lvnam= `lvm lvs –a| awk '{print $1}'| grep -v LV`

for index in $lvnam; do fsck -t ext3 –y     /dev/smosvg/$index; done

Community Member

Fedora 17 Live Disc worked for us as well, Latest release (20) was unable to see any of the Disks.

Had to run the steps and restart three times before our ADS VM would boot correctly, and the first boot after the repair took a little over an hour.

Thank you for the Fix, I wish that Cisco would add this to their official documentation. We were referred to this post by Cisco support.

Community Member

Also happened to me with PI2.2

Here is my workaround:

1. After the VM entered a loop, I've downloaded the PI ISO file and uploaded it to Datastore

2. I chose "Connect to ISO Image on a Datastore..."

3. On the following loop the VM booted from ISO

4. I started a new fresh PI installation, the first step is a format of the exist OVA installation (including the Linux OS) and after it the PI installing starts over.

When the installation ends, the VM rebooted successfully. 



After running out of disk space we also hit this problem

Thanks very much, your instructions fixed our problem.

We used Ubuntu 13.04 Desktop Live CD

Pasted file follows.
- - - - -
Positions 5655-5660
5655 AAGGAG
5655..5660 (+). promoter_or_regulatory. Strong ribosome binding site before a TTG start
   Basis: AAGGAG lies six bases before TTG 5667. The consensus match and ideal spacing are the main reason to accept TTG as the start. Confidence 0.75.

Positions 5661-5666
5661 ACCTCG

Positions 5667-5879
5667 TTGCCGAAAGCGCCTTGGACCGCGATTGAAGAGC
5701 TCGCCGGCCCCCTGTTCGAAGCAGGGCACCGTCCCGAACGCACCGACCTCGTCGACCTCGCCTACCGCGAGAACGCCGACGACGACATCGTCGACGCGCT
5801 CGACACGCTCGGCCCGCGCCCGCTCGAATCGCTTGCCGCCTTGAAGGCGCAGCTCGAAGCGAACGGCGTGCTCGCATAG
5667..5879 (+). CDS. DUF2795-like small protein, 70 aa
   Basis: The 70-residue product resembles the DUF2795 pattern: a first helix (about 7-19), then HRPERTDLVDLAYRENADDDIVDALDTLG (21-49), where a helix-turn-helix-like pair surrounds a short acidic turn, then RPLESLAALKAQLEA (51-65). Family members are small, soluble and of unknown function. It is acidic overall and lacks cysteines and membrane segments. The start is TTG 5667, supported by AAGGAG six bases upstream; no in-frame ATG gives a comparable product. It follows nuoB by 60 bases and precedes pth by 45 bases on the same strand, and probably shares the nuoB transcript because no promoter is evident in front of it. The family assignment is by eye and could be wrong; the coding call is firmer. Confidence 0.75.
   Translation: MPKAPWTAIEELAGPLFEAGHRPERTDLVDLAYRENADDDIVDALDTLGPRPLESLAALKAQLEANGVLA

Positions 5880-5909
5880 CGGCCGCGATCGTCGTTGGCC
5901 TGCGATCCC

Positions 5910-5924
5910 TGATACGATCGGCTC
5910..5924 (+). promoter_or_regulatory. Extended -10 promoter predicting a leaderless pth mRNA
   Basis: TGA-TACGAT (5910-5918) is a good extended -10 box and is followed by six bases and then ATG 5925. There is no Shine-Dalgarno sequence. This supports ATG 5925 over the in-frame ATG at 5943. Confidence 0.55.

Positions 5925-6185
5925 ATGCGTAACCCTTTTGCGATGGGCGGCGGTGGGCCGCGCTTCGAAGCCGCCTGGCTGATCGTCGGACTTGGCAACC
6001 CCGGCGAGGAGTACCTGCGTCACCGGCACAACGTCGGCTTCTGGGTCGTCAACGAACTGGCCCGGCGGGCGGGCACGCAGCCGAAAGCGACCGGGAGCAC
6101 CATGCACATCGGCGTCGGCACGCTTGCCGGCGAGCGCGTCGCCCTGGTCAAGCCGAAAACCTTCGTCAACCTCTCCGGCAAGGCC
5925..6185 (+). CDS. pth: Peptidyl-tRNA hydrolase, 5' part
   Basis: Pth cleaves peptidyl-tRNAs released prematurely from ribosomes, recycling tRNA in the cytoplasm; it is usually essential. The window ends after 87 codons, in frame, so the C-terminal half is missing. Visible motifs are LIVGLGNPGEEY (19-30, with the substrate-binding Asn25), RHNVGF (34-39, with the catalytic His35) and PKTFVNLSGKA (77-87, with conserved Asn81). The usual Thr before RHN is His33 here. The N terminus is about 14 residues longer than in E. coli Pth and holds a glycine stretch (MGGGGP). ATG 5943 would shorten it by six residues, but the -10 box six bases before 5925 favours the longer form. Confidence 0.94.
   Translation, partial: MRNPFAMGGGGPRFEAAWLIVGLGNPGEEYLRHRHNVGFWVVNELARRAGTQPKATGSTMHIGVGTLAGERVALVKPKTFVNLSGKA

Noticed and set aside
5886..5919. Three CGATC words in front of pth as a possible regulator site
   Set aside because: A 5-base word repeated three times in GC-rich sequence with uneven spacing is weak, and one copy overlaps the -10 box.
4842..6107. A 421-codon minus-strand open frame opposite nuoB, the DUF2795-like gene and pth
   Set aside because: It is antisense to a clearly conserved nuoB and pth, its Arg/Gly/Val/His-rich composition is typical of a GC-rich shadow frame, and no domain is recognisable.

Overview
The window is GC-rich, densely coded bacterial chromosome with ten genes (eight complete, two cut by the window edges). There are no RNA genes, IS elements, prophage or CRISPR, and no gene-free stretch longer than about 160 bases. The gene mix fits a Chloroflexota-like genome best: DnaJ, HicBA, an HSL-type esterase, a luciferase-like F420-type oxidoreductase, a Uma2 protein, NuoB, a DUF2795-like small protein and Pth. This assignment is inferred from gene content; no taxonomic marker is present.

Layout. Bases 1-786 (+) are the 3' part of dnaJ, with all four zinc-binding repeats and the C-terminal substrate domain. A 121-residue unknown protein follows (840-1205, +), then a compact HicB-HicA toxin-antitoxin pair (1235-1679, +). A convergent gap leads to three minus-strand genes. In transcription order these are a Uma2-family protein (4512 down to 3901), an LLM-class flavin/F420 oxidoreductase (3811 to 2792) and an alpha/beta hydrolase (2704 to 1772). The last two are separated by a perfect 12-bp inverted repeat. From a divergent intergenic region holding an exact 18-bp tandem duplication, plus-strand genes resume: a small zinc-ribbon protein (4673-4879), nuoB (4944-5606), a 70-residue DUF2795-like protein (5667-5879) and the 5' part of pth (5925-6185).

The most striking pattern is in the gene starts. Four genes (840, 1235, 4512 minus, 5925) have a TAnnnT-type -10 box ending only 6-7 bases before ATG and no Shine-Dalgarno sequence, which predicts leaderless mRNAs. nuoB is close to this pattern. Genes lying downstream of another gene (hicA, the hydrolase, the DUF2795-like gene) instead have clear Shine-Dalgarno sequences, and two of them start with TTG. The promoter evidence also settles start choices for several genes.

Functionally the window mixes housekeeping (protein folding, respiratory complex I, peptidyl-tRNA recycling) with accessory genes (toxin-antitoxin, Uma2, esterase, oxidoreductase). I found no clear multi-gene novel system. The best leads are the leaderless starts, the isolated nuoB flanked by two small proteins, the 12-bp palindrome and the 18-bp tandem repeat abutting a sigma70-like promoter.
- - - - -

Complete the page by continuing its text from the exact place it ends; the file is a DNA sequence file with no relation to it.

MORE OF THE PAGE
Jonathan Raper
Level 1
Level 1

More than 6 years later, and this still saved my bacon. Was running PI 3.1 and for whatever reason ended up in a boot loop that was asking for a root password in order to run a File System Check:


Prime Boot Loop1.png


We attempted to follow Cisco Document ID:200760, but the syntax was incorrect in multiple places. Still, even after finding a second article in the Cisco Community here stating that the syntax was incorrect in the first article, we still were at a loss, as the issue did not seem to be luck, a Google search returned the article on the page you are reading now. I used the Linux SystemRescueCd-6.0.2 Released on Feb 21, 2019, which you can download here:


When I booted, I was presented with this screen, and I chose the first option, which got me to a CLI:




At this point, I picked up with step 7:


7. Determine which designation has been given to the volumes we need to repair.  In the output below, this 
particular linux distro has given the volumes the 'sdb' designation. This can vary.  There will be three of them (sdb1, sdb2, sdb3)
# fdisk -l
The only problem was that the output went completely off the screen. If you aren't familiar with Linux, this can be frustrating, however not to worry - just use the "less" command, which is just the command stated above with a pipe:
# fdisk -l | less
Doing this gave me the following output (you have to hit Q to exit back to the CLI):
From that screen above, this (below) is all we care about:
From here, we can continue on with steps 8 through to completion. Not all of the output will look like what is posted above, but that's ok. I've posted mine for examples, yours may look a little different. I didn't show all of my volume fscks, because only one needed fixing.
As you can see above, I re-ran the fsck on the /dev/smosvg/optvol, and the second time it ran completely clean.
So, I then cleanly shut down so that I could disconnect the ISO, and then the system booted properly.
#shutdown -h now
If you wait patiently, that command should shut down any linux OS properly, cleanly, and fully.
Good luck!